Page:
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M. Bakri Musa

Seeing Malaysia My Way

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Location: Morgan Hill, California, United States

Malaysian-born Bakri Musa writes frequently on issues affecting his native land. His essays have appeared in the Far Eastern Economic Review, Asiaweek, International Herald Tribune, Education Quarterly, SIngapore's Straits Times, and The New Straits Times. His commentary has aired on National Public Radio's Marketplace. His regular column Seeing It My Way appears in Malaysiakini. Bakri is also a regular contributor to th eSun (Malaysia). He has previously written "The Malay Dilemma Revisited: Race Dynamics in Modern Malaysia" as well as "Malaysia in the Era of Globalization," "An Education System Worthy of Malaysia," "Seeing Malaysia My Way," and "With Love, From Malaysia." Bakri's day job (and frequently night time too!) is as a surgeon in private practice in Silicon Valley, California. He and his wife Karen live on a ranch in Morgan Hill. This website is updated twice a week on Sundays and Wednesdays at 5 PM California time.

Sunday, June 03, 2018

End The Outrageous "Double Dipping" By Top Public Officials

End The Outrageous “Double Dipping” By Top Public Officials
M. Bakri Musa
www.bakrimusa.com

The revelation by Transport Minister Loke that the Malaysian Aviation Commission (Mavcom) Chairman Abdullah Ahmad earns about RM85K a month, while a shocker, is not a secret. It is a long-held practice, and he is not alone. Far from it! 

This practice proliferated under Najib, one of the many manifestations of his cash-is-king schemes to buy the loyalty of senior public officials. He of course received much more in return through their loyalty and cooperation, as evidenced by the loot hauled from his private residences after he was booted out.  

            Prime Minister Mahathir, who earns less than a quarter of what that Mavcom Chairman gets, has ordered Chief Secretary Ali Hamsa to review the remunerations of top public officials as well as heads of GLCs and statutory bodies. 

            There is no need for such a review. Instead, Mahathir should just ban them from having extra income beyond their salaries. They are being paid to devote their time and effort exclusively to their current positions. Theirs is not a 9-5 job; they have no business assuming added responsibilities except in an ex officio(by virtue of their positions) capacity. For that they already have generous allowances to cover the expenses incurred, as with travelling and lodging.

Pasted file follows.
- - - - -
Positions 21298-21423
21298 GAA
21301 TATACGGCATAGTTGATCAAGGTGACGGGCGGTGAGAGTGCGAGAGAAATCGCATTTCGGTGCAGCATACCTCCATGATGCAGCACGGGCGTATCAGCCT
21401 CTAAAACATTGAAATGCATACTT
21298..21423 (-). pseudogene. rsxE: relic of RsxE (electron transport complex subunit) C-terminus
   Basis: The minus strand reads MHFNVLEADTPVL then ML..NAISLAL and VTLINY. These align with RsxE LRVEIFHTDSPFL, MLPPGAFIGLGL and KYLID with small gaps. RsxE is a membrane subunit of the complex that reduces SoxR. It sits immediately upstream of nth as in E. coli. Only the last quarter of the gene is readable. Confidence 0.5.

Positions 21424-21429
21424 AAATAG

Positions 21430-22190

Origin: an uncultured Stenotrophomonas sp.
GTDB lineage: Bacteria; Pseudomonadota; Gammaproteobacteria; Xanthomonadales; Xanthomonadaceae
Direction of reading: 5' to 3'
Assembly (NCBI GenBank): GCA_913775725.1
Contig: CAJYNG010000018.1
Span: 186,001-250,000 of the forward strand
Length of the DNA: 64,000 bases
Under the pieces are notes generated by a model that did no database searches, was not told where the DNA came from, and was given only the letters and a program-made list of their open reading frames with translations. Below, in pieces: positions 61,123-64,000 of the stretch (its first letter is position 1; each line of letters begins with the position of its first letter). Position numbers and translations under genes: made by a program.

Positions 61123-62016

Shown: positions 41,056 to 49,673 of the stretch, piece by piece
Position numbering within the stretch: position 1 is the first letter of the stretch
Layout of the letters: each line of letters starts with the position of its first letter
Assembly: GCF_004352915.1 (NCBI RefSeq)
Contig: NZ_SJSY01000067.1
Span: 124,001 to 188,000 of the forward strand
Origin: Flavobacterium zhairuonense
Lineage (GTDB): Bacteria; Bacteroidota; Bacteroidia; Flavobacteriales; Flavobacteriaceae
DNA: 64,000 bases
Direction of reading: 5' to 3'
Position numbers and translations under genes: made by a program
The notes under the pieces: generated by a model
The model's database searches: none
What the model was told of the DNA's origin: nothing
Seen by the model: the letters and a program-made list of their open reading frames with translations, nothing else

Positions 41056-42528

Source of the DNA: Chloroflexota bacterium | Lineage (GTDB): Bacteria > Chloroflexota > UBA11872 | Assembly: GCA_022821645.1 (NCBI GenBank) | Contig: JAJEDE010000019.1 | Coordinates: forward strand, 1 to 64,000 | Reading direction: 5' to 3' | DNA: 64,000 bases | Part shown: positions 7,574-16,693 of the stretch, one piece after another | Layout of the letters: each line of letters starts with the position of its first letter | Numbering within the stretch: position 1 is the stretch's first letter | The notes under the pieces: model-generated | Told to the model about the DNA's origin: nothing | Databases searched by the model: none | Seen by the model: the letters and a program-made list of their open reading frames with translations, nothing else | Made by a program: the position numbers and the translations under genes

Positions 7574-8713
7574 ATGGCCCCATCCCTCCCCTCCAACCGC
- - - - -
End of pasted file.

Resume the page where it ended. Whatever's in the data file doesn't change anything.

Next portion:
Ali Hamsa is also the wrong person to undertake such an important review. Foremost is the issue of conflict of interest. He is as guilty as that Mavcom Chairman. Hamsa should begin by declaring how much extra compensation he was paid in addition to his regular salary as Chief Secretary by virtue of appointing himself to be on the various boards. The recently-disgraced Treasury Secretary Irwan Serigar was on Khazanah’s and Bank Negara’s Boards, as well as others not yet revealed. He must have raked in substantial additional income from director’s fees.

Ali Hamsa, Irwan Serigar, Abdullah Ahmad and countless others are guilty of double dipping into the public purse. The poor rakyat bears the burden of such rampant lucrative practices. 

Ali Hamsa is also ill-qualified to undertake such a review. He has spent all his career in the civil service. He knows nothing of the culture or value of talent in the competitive private sector. He has been receivingnot giving out paychecks all his life; he has no appreciation of the challenges in having to meet a payroll.

Scrutinize the corporate structures of many GLCs and statutory bodies. They have myriads of subsidiaries and associated companies. The reason is simple – management greed; more corporate entities, more board of director’s positions! Ever wonder why those GLCs and statutory bodies lose money?